“It has changed my life”

“It has changed my life”

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Danielle Stitfall and James Bardill put on a rousing display at Government House for the Governor and his wife.

Danielle Stitfall was a self-confessed introvert before dancing opened up a whole new world.

The 39-year-old Gosnells woman, who was born with spina bifida, made history last year by becoming the first Australian to compete in the International Para Dance Sport Championships.

“It brings me out of my shell and gives me a lot of self-confidence, especially performing in front of a lot of people. It has helped me with my life skills, being independent, social skills and my fitness,” she said.

“I have made heaps of new friends. I have my self-belief in my capabilities back.

“I was quite the introvert; very quiet and shy and now I am dancing regularly in front of hundreds of people.”

Danielle’s journey began in 2018 while playing wheelchair basketball.

“I was playing wheelchair basketball at the time through Rebound WA and I believe they were approached by DanceSport WA to see if dancing would be feasible in wheelchairs,” she said.

“It is very popular in Europe and Asia and I was one of the ones asked if I would be interested in going along and I have been dancing ever since.”

Danielle’s partner in dancing is 21-year-old James Bardill, who discovered the joys of Para Dancing a few years ago.

“I have been in ballroom dancing industry for 10 plus years and coming out of school I wanted to make my teaching career really kick off and there is nothing like teaching Para and Ability Dance,” he said.

“I just find it really enjoyable to meet lots of different people with different life perspectives.

“I find it really rewarding progressing their dancing with either an intellectual or physical disability because it’s really amazing as to how much you can do.”

James first caught the Para Dance bug after contacting Darryl Davenport, Chair of Para and Ability Dance WA, a local charity for local dancers with a disability.

Darryl said Para Dance had its beginnings in 2017 when DanceSport WA applied for a grant to try para dancing.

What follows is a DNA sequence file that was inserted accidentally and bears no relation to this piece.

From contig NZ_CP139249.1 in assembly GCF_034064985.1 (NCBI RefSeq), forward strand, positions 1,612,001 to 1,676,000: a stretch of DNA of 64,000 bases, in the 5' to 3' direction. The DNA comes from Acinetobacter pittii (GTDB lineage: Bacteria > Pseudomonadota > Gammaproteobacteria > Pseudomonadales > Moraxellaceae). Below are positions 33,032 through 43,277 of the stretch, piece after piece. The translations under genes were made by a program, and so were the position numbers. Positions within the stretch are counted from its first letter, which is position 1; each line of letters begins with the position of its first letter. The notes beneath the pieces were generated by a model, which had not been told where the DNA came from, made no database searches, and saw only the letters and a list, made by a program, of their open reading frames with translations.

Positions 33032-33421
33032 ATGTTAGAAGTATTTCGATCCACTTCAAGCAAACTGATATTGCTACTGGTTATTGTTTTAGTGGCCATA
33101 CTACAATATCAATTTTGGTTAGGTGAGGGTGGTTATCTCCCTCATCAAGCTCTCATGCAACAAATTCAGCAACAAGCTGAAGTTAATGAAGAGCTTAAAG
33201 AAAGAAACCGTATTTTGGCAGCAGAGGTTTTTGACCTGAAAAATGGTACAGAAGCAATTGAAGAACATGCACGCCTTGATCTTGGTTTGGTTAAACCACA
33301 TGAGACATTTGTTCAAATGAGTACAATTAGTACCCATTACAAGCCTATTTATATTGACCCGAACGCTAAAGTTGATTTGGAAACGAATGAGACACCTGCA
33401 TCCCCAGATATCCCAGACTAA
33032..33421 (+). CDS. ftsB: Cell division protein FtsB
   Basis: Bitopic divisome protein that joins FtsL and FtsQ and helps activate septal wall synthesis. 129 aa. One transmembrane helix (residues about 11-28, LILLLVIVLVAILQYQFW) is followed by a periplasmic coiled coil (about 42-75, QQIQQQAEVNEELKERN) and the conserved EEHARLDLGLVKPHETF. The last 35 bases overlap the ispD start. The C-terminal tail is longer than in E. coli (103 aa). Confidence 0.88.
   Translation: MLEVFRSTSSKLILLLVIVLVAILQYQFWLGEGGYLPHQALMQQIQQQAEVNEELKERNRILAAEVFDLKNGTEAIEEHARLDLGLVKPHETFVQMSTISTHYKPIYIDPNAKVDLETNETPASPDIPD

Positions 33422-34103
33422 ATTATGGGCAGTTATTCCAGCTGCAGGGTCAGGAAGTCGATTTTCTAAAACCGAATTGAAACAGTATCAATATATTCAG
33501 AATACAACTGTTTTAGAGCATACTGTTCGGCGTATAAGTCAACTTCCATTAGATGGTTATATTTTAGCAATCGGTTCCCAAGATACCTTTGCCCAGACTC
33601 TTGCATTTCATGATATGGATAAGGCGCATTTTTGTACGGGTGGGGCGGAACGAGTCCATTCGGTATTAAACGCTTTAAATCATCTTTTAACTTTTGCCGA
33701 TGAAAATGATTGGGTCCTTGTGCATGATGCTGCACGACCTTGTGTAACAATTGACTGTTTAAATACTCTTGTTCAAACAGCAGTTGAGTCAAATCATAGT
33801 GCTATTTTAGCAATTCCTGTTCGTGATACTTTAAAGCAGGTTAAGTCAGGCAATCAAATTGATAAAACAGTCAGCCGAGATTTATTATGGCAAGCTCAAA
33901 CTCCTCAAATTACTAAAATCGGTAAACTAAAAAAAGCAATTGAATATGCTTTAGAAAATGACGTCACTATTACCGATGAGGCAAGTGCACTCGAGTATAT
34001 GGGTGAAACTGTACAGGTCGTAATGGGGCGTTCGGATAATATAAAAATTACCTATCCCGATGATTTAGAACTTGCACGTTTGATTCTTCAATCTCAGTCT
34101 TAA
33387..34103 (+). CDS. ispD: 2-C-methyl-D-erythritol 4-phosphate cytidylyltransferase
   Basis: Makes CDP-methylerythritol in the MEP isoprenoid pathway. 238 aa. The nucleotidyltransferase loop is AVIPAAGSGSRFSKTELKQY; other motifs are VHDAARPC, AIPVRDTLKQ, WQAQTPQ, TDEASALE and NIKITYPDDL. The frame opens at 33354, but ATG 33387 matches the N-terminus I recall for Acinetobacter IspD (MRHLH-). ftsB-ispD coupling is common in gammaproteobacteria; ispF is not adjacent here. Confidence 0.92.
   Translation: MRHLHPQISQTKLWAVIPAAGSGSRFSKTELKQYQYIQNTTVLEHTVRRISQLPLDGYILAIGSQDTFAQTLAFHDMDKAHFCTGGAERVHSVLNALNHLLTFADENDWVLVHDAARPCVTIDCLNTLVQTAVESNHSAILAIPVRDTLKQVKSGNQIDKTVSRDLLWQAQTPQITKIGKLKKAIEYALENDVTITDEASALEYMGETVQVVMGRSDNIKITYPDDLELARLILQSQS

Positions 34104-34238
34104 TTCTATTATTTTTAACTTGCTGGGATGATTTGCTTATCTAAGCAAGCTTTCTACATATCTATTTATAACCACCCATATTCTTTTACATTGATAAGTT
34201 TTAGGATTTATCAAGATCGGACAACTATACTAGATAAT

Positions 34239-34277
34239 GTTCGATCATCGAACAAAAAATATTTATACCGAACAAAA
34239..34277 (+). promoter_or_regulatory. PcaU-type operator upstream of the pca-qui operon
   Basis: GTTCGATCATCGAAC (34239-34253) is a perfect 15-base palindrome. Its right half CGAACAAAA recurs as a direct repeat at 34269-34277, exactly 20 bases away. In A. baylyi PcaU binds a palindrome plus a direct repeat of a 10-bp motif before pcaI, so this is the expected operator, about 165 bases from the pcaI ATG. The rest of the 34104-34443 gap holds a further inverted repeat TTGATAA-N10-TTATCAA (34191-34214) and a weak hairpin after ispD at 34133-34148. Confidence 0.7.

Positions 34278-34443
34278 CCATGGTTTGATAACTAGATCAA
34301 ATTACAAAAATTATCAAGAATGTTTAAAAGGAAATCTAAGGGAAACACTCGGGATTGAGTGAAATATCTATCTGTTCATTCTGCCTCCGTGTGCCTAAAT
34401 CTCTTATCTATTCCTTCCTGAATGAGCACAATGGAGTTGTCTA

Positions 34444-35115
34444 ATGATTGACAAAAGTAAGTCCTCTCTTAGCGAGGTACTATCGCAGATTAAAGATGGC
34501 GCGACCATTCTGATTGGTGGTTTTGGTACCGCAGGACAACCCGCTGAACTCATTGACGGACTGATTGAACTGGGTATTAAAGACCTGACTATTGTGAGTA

“We were able to establish a come and try day and we did two competitions,” Darryl said.

“In 2018 we started competitions for para dancing. Para and Ability Dance WA started in 2019 and we saw there was a few issues and we needed a common voice for dancers living with disability.

“It is a very inclusive sport; we now have a vision impaired category and we now have an all-ability category for people with intellectual disabilities.”

Both Danielle and James are currently busy rehearsing for the third annual Special Olympics Dance Sport Development competition next month.

“People are amazed that it can be done. Not many people have seen it before with their own eyes and they don’t believe it’s a possibility. People have to see it to believe it almost,” Danielle said.

“People with disabilities might not think they are capable of dancing, but we as a group have proved that we can and be quite successful at it.

“Most importantly we have fun doing it, it has changed my life in so many amazing ways.”

The third annual Special Olympics DanceSport Development Competition will be held on June 2nd and 3rd at the Shirley Strickland Sport and Community Pavilion in Ardross, within the City of Melville from 2pm until 5pm.

Entry is free for spectators.

Darryl Davenport, Chairman of Para and Ability Dance WA, with Danielle Stitfall and her dancing partner James Bardill.